For steelmaker Corus it seems the cost of 3,500 wrecked lives is £200 million.
Corus has confirmed that it is cutting 3,500 jobs worldwide, including 2,500 in Britain. The company announced that these “structural changes” would improve its profits by more than £200 million a year.
Despite some words of regret, the union leaders have so far failed to mount the sort of fight that could reverse this trend or hold the steel giant to account.
Unions at the steelmaker rejected a proposal last December for workers to take a 10 percent pay cut – but only after the plan was leaked to the press.
So management came up with other schemes to cut pay and conditions in order to “save jobs”. Corus then axed 1,000 workers while the discussions with the unions were ongoing.
Earlier this month the company told 500 people at its Llanwern plant in South Wales to stay at home on half their basic pay.
Another 500 at the plant got full basic pay but didn’t get paid the shift premiums that make up 30 percent of their wage.
The unions signed up to this deal. The mill at Llanwern is now going to be mothballed with 600 jobs set to go at the site. The sacrifices did nothing to save jobs.
Corus is also planning to sack up to an additional 1,000 across the firm’s other Welsh operations, including its main steelworks at Port Talbot. A further 1,400 jobs will go at other British sites, including 713 in Rotherham and 93 in Scunthorpe.
The bosses are also closing the final salary pension scheme, despite describing it as healthy.
A senior shop steward at the Corus Scunthorpe plant told Socialist Worker, “People are devastated but they are also really angry. Because the news of the cuts was leaked, we have been getting more information out of the radio than from management.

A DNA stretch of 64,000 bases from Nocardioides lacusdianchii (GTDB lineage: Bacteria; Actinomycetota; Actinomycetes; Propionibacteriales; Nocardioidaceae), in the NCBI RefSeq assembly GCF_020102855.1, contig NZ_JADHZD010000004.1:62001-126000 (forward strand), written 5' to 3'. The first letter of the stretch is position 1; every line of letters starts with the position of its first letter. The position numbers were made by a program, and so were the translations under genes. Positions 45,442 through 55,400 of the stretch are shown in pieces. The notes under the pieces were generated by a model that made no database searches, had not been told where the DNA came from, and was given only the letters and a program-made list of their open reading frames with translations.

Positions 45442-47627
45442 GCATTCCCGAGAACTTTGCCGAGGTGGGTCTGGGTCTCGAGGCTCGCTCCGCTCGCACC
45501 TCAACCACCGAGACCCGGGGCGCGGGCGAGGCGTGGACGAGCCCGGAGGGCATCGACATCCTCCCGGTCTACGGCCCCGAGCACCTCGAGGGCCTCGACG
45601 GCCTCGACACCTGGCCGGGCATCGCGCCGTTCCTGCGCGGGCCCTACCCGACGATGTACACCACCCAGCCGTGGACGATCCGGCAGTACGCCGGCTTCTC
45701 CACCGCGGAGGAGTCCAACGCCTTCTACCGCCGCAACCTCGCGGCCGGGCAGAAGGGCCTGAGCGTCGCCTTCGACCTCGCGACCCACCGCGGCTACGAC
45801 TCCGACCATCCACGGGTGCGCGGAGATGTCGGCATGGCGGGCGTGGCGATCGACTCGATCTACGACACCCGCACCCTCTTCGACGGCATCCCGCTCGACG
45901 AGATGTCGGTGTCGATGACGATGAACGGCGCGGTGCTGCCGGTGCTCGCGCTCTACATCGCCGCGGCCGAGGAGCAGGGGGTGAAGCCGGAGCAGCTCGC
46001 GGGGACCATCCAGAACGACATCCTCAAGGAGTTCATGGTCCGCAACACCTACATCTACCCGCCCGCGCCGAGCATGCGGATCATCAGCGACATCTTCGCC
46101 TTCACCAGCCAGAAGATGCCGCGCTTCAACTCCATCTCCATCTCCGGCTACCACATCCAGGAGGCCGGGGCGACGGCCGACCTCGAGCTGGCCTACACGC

“The company has made enormous profits in recent years. Yet we have seen them changing shift patterns and allowances as a way of making cuts.
“As well as the job losses there is the attack on the pension scheme – that will lead to a fight.
“Everyone had been hoping that the government would put money in to keep the wages up but Peter Mandelson and Gordon Brown have dumped manufacturing. So we have to pay the price.
“There are joint union meetings this week and we will see how this pans out – but people are bitter. The history of the destruction of the steel industry makes people nervous.
“But this is not only about the feeling on the shop floor – it is about the union acting.
“It matters whether the union is prepared to push the government and the bosses or not. That is what will give people confidence.”
Unite joint general secretary Derek Simpson has said the union would not accept any compulsory redundancies.
“We understand that Corus does face difficulties but before this recession Corus had been making extremely healthy profits,” he said.
But Unite union official Terry Pye was less forthright. “We are ready and willing to meet at any time to discuss measures to keep compulsory redundancies to an absolute minimum,” he said.
John Wilson, a senior officer of the GMB union, said that this is “a body blow” for manufacturing in Britain.
“Steel is the bedrock of our economy,” he added.
The lesson is becoming clearer every day. The unions must turn their disappointment into action.